Seungwha Paik 1 2, Jin Kyung Kim 1 2, Prashanta Silwal 1 2, Chihiro Sasakawa 3 4, Eun-Kyeong Jo 1 2
1Department of Microbiology, Chungnam National University School of Medicine, Daejeon, Korea.
2Infection Control Convergence Research Center, Chungnam National University School of Medicine, Daejeon, Korea.
3Medical Mycology Research Center, Chiba University, Chiba, Japan.
4Nippon Institute for Biological Science, Tokyo, Japan.
Corresponding author: Correspondence to Eun-Kyeong Jo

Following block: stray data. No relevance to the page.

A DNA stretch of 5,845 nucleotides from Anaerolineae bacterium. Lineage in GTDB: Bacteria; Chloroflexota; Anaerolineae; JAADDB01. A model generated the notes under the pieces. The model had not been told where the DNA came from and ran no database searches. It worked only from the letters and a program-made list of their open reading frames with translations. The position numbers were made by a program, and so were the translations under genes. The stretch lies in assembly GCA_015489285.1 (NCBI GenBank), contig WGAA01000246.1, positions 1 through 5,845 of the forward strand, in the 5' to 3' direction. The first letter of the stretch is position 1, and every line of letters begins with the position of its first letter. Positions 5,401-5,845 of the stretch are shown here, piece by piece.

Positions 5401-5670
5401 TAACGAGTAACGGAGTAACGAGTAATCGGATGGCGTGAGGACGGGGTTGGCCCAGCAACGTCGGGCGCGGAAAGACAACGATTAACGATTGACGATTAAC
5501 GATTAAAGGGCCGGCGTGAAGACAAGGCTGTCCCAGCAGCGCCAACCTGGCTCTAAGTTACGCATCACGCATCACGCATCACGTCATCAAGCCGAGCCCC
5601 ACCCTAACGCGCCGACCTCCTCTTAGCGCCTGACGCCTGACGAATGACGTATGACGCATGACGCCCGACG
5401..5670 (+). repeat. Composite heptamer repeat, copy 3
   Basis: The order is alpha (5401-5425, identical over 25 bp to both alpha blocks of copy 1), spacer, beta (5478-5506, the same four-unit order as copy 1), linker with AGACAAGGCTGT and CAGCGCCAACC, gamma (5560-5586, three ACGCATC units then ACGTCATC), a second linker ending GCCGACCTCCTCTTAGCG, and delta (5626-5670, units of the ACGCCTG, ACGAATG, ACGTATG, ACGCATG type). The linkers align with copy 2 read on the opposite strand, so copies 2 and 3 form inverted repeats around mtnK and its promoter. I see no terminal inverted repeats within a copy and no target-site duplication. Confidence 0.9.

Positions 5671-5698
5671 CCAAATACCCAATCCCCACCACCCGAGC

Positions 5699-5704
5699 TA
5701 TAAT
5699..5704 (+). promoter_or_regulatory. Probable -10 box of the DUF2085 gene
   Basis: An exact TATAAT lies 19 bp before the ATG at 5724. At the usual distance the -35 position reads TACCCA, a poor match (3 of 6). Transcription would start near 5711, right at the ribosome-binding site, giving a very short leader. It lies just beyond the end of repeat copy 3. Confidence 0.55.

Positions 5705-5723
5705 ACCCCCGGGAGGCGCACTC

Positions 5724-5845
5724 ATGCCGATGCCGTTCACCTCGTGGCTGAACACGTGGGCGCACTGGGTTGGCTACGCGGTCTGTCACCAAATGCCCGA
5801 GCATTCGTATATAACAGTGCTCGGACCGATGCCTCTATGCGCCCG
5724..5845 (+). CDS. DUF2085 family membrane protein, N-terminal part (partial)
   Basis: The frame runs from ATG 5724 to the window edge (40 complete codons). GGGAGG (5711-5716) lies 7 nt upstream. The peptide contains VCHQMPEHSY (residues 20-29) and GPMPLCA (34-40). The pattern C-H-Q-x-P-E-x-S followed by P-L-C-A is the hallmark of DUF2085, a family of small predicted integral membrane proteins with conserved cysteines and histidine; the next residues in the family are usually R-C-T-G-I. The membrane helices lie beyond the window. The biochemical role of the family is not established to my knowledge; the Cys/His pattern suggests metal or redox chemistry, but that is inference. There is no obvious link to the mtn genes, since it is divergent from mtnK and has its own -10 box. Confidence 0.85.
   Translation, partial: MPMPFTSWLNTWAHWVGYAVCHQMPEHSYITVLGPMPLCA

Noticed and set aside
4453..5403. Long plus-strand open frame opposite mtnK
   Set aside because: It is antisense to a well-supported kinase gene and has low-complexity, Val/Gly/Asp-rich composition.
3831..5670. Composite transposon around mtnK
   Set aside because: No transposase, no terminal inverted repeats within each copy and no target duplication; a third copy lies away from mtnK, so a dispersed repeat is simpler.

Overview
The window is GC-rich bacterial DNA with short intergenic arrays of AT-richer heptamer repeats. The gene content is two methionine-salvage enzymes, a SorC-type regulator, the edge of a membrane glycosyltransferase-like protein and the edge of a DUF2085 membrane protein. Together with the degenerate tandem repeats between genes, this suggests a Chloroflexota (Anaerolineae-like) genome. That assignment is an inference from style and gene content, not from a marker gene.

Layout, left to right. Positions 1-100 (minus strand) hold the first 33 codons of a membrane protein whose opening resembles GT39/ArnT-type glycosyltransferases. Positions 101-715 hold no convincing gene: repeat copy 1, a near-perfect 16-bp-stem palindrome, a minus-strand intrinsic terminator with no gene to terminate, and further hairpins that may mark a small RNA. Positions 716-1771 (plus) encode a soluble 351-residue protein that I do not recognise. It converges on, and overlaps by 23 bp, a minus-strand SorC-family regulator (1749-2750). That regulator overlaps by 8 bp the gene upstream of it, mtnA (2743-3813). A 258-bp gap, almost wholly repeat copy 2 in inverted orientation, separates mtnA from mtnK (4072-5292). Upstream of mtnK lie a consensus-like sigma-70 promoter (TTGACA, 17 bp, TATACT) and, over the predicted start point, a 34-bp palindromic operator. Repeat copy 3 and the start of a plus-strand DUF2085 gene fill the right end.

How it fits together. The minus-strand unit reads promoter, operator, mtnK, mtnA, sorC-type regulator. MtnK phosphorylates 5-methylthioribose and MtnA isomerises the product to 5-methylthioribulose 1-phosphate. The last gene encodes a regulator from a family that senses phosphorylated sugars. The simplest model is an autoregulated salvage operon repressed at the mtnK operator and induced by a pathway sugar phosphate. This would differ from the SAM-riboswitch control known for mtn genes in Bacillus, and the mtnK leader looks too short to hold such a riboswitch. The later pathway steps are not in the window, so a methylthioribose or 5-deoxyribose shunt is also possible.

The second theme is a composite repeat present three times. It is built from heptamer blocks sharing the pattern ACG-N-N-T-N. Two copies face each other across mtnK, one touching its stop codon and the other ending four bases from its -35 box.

The NOD-, LRR-, and pyrin domain-containing protein 3 (NLRP3) inflammasome is a multiprotein complex involved in the release of mature interleukin-1β and triggering of pyroptosis, which is of paramount importance in a variety of physiological and pathological conditions. Over the past decade, considerable advances have been made in elucidating the molecular mechanisms underlying the priming/licensing (Signal 1) and assembly (Signal 2) involved in NLRP3 inflammasome activation. Recently, a number of studies have indicated that the priming/licensing step is regulated by complicated mechanisms at both the transcriptional and posttranslational levels. In this review, we discuss the current understanding of the mechanistic details of NLRP3 inflammasome activation with a particular emphasis on protein-protein interactions, posttranslational modifications, and spatiotemporal regulation of the NLRP3 inflammasome machinery. We also present a detailed summary of multiple positive and/or negative regulatory pathways providing upstream signals that culminate in NLRP3 inflammasome complex assembly. A better understanding of the molecular mechanisms underlying NLRP3 inflammasome activation will provide opportunities for the development of methods for the prevention and treatment of NLRP3 inflammasome-related diseases.